Synopsis Perpetua, the award-winning first play, is a hard-wired thriller. It is set in Pensacola, Florida in 1998, but the issues it raises are ever-topical. Using imagined events, but based on the 'abortion wars' in the US, it explores wider issues of liberty and protest, together with the contested value of human life. When a new recruit arrives at Father D's 'Operation Freedom' HQ, he is taken under the wing of an experienced, but vulnerable volunteer, Angela. As the play unfurls this unlocks the mysterious assassination of an Abortion Provider, a year before - triggering an even more explosive chain of events.
Cast Five (three male, two female).
Birmingham Repertory Theatre Studio (The Door) 15 April, 1999. Directed by Jonathan Lloyd and designed by Timothy Meaker
Fraser's View of Perpetua at Birmingham Rep This was my first ever fully Professional production. When the script won the Verity Bargate Award, I, naively, thought this would rocket the play into production. Unfortunately, the win coincided with Soho Theatre's loss of venue whilst they waited for their present theatre in Dean Street to be carved out of a former synagogue. It took a further three years to mount the first production, Anthony Clark at Birmingham Rep coming to the rescue by programming the play in The Door, the theatre's studio space, in 1999,
Jonathan Lloyd came up from Soho to direct, and assembled an excellent cast led by Nicola Redmond and David Hounslow. Tyrone Huggins turned in a fantastic performance as Father D. My main memory from rehearsals is seeing Tyrone deliver a radically different interpretation each day, so that it was not until the dress rehearsal that we saw the complete character emerge. Quite a nail- mangling experience for a rookie writer!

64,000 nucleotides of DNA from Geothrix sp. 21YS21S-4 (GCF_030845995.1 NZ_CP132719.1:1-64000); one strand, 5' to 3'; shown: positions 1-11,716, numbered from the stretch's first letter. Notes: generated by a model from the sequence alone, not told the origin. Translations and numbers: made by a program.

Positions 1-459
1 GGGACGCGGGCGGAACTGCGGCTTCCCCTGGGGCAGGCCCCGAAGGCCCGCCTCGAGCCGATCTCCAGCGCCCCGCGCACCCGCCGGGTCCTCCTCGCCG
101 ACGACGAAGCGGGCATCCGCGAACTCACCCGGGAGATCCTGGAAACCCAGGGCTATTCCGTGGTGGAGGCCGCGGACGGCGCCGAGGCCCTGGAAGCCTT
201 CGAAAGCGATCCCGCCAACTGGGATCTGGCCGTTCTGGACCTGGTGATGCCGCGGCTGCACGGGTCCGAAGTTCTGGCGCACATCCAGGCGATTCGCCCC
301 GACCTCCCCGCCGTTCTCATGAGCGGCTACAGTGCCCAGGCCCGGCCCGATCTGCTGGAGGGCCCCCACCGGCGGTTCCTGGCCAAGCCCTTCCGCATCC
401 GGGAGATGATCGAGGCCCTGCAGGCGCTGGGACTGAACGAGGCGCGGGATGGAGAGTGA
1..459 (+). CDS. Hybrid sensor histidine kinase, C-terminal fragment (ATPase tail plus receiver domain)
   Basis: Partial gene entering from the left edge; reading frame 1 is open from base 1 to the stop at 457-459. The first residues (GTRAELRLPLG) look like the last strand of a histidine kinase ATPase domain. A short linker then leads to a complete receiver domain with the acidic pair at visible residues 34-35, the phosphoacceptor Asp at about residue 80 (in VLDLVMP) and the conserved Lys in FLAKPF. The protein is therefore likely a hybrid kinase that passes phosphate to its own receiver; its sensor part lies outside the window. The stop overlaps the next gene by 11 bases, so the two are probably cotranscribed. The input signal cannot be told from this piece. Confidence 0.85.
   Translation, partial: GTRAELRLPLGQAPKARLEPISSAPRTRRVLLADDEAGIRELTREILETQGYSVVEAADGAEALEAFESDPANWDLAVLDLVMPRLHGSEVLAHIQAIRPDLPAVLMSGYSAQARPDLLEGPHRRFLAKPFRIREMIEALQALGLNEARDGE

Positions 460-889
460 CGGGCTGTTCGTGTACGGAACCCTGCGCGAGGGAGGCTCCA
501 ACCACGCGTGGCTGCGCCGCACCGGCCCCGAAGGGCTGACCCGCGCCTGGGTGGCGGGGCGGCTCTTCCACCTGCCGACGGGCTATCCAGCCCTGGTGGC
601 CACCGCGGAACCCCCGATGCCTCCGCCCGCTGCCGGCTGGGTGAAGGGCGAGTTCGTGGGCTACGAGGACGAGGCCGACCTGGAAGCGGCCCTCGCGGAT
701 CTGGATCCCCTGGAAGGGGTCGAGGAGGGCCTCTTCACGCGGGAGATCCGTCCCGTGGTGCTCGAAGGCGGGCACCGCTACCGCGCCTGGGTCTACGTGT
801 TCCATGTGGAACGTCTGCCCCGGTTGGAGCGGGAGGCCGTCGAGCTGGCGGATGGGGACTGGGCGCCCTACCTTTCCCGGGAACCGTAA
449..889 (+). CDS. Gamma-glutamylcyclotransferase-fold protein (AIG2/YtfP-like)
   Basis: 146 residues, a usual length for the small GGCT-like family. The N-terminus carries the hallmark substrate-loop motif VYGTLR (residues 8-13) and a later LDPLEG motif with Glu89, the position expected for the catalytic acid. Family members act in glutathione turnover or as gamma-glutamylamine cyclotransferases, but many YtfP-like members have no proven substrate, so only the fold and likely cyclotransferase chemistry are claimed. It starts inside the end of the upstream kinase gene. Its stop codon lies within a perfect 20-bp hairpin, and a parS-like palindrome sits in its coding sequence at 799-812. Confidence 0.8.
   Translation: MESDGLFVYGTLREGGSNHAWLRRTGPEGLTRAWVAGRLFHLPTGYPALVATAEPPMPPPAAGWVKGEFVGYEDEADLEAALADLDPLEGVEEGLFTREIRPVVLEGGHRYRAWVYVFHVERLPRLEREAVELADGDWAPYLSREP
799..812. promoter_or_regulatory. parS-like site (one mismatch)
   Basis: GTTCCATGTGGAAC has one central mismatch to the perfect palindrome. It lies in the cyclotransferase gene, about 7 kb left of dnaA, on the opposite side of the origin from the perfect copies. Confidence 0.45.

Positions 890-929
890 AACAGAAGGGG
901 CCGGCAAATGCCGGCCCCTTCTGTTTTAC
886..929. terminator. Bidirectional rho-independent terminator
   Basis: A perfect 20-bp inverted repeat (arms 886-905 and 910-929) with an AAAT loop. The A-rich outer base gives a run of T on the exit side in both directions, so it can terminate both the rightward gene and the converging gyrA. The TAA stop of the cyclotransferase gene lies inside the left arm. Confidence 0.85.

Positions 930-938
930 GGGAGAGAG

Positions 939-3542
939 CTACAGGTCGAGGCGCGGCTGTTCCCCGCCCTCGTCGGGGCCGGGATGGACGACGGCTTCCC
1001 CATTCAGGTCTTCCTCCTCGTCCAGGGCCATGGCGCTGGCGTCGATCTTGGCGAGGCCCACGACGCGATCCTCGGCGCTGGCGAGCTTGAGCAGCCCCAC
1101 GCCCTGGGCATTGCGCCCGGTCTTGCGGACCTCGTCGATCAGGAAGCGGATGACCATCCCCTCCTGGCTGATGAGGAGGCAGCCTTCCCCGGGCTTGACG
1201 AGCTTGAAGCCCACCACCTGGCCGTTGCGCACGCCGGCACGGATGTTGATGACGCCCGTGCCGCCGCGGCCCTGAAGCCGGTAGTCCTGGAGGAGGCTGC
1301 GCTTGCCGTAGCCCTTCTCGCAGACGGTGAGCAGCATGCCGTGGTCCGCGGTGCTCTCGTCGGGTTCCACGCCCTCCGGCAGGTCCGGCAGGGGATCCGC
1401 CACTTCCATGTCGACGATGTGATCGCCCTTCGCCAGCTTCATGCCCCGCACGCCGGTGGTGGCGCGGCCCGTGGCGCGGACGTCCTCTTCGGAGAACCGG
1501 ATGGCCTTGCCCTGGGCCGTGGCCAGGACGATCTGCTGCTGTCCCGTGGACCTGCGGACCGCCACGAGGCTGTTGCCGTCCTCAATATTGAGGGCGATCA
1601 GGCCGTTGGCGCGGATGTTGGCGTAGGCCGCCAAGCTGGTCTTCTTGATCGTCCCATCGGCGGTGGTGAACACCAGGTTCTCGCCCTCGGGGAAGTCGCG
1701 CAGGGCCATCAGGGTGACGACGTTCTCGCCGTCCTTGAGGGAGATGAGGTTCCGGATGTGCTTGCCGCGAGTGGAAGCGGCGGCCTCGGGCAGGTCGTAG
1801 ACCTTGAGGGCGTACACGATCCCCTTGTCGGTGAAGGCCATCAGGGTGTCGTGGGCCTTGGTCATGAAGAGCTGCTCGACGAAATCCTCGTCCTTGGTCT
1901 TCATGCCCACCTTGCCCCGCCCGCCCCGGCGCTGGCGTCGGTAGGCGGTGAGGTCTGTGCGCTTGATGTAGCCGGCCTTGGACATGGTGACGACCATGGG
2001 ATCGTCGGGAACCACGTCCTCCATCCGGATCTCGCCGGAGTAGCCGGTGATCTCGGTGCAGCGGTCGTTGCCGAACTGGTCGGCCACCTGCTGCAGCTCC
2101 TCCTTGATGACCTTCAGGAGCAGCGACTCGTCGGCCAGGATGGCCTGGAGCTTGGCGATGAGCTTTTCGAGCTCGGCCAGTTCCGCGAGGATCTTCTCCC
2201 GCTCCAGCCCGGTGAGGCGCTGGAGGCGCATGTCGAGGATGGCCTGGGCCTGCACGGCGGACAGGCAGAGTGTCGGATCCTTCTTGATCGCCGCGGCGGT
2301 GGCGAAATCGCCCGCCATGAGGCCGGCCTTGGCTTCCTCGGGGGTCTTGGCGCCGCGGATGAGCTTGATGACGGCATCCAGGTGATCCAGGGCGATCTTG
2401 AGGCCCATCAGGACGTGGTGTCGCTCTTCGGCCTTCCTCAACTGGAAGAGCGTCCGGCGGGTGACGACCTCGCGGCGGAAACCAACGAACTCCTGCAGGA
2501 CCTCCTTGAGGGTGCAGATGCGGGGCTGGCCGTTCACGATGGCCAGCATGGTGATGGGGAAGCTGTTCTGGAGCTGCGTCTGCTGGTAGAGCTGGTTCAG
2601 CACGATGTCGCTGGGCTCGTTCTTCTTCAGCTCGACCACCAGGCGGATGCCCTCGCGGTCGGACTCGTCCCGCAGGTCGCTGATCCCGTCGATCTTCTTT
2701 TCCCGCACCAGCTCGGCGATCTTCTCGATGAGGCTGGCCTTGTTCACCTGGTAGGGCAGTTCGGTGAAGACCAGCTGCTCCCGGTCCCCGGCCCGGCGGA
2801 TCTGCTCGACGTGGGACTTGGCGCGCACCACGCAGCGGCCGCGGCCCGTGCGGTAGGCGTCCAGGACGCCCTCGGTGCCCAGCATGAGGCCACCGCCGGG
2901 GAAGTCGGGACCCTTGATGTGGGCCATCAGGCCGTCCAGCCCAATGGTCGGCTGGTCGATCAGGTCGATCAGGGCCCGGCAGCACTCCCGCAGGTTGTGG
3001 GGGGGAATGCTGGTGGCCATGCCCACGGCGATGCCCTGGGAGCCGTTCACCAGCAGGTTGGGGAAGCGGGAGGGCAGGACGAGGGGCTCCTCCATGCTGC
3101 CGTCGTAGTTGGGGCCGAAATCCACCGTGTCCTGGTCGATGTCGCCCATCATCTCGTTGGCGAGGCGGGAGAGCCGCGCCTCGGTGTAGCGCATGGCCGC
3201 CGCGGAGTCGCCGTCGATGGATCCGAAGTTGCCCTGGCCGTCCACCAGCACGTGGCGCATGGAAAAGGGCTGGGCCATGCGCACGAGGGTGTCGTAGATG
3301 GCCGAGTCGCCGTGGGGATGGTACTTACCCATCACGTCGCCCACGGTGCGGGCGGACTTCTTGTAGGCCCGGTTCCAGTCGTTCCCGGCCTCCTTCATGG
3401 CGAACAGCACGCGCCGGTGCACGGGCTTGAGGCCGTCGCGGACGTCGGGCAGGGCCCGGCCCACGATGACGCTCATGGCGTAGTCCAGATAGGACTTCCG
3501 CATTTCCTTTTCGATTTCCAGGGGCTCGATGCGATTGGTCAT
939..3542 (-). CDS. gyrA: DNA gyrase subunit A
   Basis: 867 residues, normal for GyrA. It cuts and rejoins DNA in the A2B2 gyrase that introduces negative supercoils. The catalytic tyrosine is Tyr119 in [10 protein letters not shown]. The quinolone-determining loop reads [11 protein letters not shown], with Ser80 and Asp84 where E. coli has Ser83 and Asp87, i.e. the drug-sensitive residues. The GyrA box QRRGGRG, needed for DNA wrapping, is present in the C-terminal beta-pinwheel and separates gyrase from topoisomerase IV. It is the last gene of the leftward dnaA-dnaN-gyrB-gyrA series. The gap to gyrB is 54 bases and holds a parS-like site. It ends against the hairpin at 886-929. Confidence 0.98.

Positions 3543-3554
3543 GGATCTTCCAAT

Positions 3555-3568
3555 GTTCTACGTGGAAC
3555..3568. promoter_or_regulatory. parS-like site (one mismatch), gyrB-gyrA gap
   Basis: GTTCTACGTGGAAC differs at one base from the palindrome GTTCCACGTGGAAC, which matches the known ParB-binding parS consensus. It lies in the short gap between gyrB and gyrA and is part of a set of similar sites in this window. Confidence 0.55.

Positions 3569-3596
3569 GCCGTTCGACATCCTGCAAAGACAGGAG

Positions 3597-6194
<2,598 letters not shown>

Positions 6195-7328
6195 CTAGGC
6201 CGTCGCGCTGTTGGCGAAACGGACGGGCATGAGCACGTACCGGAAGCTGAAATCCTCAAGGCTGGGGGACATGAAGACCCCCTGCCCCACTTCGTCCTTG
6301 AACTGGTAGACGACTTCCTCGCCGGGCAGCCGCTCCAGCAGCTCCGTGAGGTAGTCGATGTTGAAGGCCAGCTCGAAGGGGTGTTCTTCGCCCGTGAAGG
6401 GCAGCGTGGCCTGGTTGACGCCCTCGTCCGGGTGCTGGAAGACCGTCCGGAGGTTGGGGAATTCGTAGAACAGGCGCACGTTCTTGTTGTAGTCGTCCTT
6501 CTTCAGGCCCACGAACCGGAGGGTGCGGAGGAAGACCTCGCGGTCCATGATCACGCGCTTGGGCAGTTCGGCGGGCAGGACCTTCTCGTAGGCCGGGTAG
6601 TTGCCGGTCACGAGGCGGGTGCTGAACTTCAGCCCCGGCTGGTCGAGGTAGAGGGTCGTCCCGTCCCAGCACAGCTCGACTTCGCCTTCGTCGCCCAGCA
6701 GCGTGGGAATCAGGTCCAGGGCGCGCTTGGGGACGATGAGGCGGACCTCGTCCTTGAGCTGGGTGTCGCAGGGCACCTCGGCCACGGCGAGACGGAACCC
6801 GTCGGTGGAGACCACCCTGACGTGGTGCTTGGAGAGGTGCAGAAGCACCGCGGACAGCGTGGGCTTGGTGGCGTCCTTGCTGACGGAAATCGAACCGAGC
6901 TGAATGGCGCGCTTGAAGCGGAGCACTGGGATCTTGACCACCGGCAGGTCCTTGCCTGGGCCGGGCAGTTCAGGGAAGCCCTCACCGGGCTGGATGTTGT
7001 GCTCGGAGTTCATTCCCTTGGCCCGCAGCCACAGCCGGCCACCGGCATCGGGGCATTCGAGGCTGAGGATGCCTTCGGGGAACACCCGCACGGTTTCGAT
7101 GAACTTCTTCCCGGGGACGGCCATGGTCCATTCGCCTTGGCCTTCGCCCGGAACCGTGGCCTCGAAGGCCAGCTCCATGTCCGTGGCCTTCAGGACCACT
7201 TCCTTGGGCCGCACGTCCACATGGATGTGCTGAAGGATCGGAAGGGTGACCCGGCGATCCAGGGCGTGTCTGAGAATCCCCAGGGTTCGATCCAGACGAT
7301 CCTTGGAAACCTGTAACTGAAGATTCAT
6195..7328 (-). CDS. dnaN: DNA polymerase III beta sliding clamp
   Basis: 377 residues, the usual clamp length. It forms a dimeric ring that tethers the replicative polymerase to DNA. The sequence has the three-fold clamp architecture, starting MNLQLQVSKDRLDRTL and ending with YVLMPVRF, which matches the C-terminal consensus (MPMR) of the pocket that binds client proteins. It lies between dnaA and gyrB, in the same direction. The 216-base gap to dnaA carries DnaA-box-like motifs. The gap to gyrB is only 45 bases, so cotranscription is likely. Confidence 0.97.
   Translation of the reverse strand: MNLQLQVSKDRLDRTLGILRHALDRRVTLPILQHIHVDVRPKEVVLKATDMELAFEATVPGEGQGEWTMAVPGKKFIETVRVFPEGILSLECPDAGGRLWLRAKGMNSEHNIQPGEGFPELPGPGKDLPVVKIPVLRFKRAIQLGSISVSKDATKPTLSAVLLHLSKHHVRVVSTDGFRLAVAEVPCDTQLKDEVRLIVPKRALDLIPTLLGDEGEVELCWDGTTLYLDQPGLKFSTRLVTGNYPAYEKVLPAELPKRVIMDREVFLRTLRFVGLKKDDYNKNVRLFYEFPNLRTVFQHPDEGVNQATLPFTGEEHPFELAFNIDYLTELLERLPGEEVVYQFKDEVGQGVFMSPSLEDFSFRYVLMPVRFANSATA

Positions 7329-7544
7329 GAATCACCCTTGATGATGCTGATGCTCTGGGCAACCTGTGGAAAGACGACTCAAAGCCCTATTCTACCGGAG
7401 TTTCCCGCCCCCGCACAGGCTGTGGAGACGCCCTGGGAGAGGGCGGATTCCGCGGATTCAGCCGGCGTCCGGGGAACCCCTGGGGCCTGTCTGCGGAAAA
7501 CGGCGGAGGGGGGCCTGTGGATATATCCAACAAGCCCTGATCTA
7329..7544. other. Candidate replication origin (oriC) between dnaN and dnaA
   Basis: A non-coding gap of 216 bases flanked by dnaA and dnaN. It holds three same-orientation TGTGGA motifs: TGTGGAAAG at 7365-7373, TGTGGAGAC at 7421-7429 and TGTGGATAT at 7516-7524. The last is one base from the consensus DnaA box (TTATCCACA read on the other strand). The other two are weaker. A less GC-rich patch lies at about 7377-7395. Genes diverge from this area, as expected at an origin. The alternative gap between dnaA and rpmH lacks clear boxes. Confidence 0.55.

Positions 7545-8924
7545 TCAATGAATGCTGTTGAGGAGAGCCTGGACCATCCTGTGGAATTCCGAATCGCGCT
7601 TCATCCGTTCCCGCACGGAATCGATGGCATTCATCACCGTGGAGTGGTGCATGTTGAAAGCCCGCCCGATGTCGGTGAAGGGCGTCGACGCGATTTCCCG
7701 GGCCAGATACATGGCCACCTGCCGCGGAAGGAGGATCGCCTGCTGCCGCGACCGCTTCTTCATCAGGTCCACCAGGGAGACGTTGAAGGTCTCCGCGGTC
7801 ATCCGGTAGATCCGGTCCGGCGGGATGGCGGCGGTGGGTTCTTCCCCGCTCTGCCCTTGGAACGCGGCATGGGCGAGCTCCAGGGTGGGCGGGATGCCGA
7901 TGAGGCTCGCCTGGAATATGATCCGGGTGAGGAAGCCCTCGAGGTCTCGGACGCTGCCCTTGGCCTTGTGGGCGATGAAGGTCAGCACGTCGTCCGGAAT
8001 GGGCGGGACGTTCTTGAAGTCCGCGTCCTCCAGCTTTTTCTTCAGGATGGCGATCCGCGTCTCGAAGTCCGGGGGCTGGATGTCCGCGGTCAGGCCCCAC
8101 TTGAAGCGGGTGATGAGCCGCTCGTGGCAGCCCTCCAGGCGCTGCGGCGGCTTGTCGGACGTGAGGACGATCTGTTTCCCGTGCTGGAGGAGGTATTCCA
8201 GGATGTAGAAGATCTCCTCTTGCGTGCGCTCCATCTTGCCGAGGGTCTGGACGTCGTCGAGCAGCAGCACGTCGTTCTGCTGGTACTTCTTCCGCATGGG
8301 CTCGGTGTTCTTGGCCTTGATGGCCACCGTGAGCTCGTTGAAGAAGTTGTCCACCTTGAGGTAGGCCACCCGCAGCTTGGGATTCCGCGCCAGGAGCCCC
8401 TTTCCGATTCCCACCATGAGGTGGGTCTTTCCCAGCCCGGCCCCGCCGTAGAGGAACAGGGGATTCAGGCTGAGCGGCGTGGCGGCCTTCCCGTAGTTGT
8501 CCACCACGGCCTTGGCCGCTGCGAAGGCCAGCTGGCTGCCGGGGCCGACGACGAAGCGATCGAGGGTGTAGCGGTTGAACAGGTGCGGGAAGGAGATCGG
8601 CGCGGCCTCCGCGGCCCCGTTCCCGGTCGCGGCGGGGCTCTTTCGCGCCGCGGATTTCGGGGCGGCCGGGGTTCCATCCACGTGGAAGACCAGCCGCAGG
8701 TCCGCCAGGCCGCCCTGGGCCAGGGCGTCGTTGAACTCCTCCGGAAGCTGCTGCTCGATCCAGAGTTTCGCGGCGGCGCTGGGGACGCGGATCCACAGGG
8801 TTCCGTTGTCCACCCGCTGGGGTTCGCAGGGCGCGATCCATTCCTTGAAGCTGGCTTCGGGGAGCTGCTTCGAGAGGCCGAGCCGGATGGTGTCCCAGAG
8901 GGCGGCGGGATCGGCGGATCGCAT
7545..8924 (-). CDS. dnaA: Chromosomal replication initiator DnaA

Annabelle Dowler who played Angela so winningly (now a regular in The Archers; Kirsty, for aficionados) also took the lead (and only) role in my short play Donkey at the Hotbed Festival, 2006. Nickie was involved in workshopping Frobisher's Gold in Colchester, turning in a highly believable performance as Elizabeth I, and is often on the telly.
Latchmere Theatre (now Theatre 503) London 18 May 2004. Directed by Dan Milne and designed by Becs Andrews.
Father Dave Steve Toussaint
Angela Martha Howe-Douglas
John Lemic Luke de Lacey
Rosemary Kitty Martin
Richard James Wallace
Fraser's View of Perpetua at Latchmere Theatre, 2004. This revival came out of the blue, but a real privilege to be involved in the maiden production of Kitty Martin and Dan Milne's new company (Fortune's Fool). In the tiny Latchmere Theatre in Battersea (now Theatre 503), the play felt even more claustrophobic than at Birmingham, and just as topical. Kitty herself took the part of Rosemary Bright, while Dan directed. Martha Howe-Douglas, in her first job, I think I am right in saying - was remarkable as the damaged Angela, and Steve Toussaint joined the company as a late replacement: terrific and terrifying as Father D, the Pentecostal preacher, playing with fire.
in the Deep South. It would certainly take some courage to mount a production there - but someone has to be first.
'Fraser Grace's play won the 1996 Verity Bargate Award, and a worthy winner it proves to be...it's an enormously intelligent work that embraces a much wider sphere of moral debate...The plotting is a touch contrived in the second half, but by then this drama has got you by the throat and is squeezing you hard' - Lynn Gardner, The Guardian.
'...a gripping play...I don't remember the last time my heart was in my mouth as much as it is here...as the first major production for this writer it marks the arrival of a significant talent.' Birmingham Post
'...you leave persuaded of Grace's promise...' Daily Telegraph